On the meaning of Oz by Oliver Ayrton

 We are trying to find our way "home".

We are trying to find our way "home".

The project has been inspired by the pop culture phenomenon that is The Wizard of Oz but it also draws inspiration from some personal experiences and spiritual themes. 

First of all, The Wizard of Oz explores one of the oldest themes of philosophy: is reality "real" or is it a dream? For centuries, philosophers and sages have observed the dream-like nature of reality: seemingly solid and physically tangible, but simultaneously illusory and fleeting. As Dorothy passes from her world into the world of "Oz" (and comes back again) she experiences a strange familiarity about the characters she meets. This strange familiarity, or deja vu, is a well-documented phenomenon.

Secondly, the idea of human fallibility or "incompleteness" is a powerful theme that underscores the misery of human existence. Each of the main characters is missing either a biological part or a virtue: the Scarecrow has no brain, the Tin Man has no heart, and the Cowardly Lion lacks courage! Dorothy is of course searching for home. The idea that we are "missing parts" is really a metaphor that we as human are fundamentally flawed beings.

However, the wonderful thing about being human is that we are capable of profound inner and outer transformation. Each of us is indeed a "wizard" - capable of unlimited love, compassion, kindness and infinite growth! We only have to realise that the key to self-transformation does not lie without - it lies deep within! 

 

The Wizard of Oz - THE END! by Oliver Ayrton

OZ_Four_Facebook.jpg

"The Wizard of Oz" was the theme of my most ambitious body of work to date. This project was commenced in June 2015 and the works were exhibited in April 2017 (that's 21 months of production time). Now, almost exactly a year after the show came down, all four sculptures are finally complete!

Each of the sculptures was modelled on a live model who sat for me over a period of 4-6 weeks. I also sourced various hi-res images from the web as references. For example, the physiognomy of the Tin Man was inspired by a Z-Brush image of Lebron James. 

The works ask the question, "what does it mean to be human?" Each of the characters is searching for something - Dorothy for home, the Scarecrow for a brain, the Tin Man his heart, and the Cowardly Lion...courage! It's this "incompleteness" or "unhappiness" that I find to be very human...what do YOU think it means to be human?

Melencholia by Oliver Ayrton

 Melencholia I, Albrecht Durer, 1514 (ink, paper)

Melencholia I, Albrecht Durer, 1514 (ink, paper)

This is one of my favourite images of all time. It was created by the master print-maker (and painter) Albrecht Durer, arguably the greatest Northern European artist of the Renaissance. Durer was at the peak of his powers in the 1510's when he created this masterpiece. For me, it captures the essential nature of the artist, which is a depressive, melancholic state of mind. The image is heavily laden with powerful imagery and symbolism. Can you see the hourglass representing the swift passage of Earthly time? Can you see the scales, purse and keys, and the rainbow in the background?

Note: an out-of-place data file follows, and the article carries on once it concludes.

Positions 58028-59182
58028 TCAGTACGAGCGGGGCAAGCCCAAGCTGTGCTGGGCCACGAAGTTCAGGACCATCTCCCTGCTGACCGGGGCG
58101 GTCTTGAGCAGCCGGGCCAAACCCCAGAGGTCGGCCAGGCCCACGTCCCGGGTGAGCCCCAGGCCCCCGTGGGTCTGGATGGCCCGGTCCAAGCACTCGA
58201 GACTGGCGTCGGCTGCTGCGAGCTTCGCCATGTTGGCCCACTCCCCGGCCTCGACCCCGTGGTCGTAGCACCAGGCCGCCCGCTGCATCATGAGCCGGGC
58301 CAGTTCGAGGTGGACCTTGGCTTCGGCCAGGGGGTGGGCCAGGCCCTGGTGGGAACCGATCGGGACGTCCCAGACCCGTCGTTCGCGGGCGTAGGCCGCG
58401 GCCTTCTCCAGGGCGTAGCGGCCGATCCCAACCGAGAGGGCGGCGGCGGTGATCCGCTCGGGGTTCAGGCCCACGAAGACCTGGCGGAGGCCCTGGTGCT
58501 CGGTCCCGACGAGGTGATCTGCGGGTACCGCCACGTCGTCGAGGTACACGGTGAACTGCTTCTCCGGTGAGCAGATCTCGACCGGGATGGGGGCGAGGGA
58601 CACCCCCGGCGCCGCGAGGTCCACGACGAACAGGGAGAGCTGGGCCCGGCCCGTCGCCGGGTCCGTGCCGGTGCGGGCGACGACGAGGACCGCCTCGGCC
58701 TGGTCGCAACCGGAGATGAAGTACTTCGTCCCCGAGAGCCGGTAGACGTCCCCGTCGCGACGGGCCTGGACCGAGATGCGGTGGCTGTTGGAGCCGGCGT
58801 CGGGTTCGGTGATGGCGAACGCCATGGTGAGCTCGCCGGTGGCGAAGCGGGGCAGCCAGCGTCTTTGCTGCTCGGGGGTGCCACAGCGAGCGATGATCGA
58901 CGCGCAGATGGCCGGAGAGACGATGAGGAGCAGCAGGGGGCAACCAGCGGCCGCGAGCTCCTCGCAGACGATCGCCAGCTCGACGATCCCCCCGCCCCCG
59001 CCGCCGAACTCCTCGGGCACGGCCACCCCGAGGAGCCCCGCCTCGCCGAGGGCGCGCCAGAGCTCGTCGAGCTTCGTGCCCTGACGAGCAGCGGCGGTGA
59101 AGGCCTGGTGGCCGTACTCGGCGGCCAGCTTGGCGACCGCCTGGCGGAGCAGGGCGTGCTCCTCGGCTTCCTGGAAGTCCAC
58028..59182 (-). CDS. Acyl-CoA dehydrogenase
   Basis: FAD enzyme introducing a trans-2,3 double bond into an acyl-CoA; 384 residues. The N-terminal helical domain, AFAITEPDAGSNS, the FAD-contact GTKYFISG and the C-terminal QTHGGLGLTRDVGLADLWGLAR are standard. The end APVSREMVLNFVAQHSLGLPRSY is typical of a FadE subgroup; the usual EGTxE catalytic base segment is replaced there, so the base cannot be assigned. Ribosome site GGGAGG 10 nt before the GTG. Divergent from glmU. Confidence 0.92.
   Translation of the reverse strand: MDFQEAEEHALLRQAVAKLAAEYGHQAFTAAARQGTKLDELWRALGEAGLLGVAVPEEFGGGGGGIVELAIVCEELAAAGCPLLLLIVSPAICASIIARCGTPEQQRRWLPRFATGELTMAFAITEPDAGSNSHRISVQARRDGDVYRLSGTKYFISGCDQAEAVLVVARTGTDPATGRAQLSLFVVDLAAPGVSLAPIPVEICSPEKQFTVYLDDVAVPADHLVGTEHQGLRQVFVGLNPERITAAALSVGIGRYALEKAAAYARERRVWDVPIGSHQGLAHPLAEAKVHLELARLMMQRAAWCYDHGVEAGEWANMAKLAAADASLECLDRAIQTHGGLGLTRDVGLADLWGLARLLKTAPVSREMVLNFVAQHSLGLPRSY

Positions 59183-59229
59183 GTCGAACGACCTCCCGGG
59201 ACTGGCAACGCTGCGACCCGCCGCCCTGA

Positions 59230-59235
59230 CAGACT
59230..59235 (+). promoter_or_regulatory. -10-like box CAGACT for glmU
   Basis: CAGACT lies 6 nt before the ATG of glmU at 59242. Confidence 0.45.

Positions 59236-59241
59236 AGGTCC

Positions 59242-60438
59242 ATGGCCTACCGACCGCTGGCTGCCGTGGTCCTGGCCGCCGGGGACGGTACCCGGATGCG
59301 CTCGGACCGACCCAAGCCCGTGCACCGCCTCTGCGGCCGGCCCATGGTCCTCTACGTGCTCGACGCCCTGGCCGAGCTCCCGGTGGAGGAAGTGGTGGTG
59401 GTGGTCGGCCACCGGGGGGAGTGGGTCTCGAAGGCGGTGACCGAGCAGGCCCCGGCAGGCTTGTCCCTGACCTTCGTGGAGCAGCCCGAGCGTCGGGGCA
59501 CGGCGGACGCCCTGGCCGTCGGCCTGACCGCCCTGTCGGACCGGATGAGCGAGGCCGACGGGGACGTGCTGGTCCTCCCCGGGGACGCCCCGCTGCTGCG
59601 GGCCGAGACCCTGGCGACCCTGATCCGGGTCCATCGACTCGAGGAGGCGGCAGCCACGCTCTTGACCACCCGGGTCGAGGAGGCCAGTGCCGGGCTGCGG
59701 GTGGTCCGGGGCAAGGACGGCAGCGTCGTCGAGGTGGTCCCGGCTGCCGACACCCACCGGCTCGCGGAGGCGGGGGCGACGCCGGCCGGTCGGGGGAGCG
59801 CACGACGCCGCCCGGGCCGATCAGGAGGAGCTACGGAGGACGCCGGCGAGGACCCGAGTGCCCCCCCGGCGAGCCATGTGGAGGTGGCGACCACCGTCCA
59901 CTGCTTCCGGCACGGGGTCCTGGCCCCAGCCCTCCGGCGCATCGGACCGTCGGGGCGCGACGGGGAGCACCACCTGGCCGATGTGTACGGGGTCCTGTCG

I love the way that the craftsman's tools are scattered across the foreground of the image while the female figure (perhaps an angel?) slumps apathetically, with one arm supporting her head, the other holding the compass. To me this image represents the withdrawn, aloof nature of artists - oh that they could do away with the mundane necessities of terrestrial life, and rise like an angel to the heavens above! For it is only in the heavens that artist's spirit can truly soar. 

On Being, the creative drive and God by Oliver Ayrton

First of all, let me begin by saying that we are human BEINGS not human "doings". Often the question is asked, what do you do? Being an artist is not about "doing stuff". The experience of being in a creative headspace, trusting one's intuition and slipping into the universal slipstream of creative energy is profound and powerful. 

I believe that creativity is either something you're born with or without. It can't be taught. Techniques can be taught. Formulae and creative strategies can be learned. But true creativity, which is the ability to create something almost magically from nothing, is an innate gift. And it's rare.

For many years I wondered why do I have a creative drive? What is behind the universal, primal drive to create? After many years of searching, I found an almost perfect answer in a book titled Why We Are Born: Remembering Our Purpose through the Akashic Records (Akemi G). Here is an excerpt from her book:

"Whether you are religious or not, deep inside, you remember the perfection of the Source, which some of choose to call God. And we yearn to manifest this greatness that is deep within us, like a hidden jewel waiting to shine. This is what drives musicians to practise their instruments more, even when they sound excellent to average ears.  They are trying to manifest their innermost perfection. Artists attempt to make this hidden greatness visible. Athletes push their physical limits in the same way."

Each of us in an expression of God, an individuated expression of the whole. However, I believe that creative types (artists, musicians, dancers, writers etc.) are more closely aligned with the Source energy than others. They all share the same drive to create great works of art because this "greatness" is the memory of the perfection of the Source.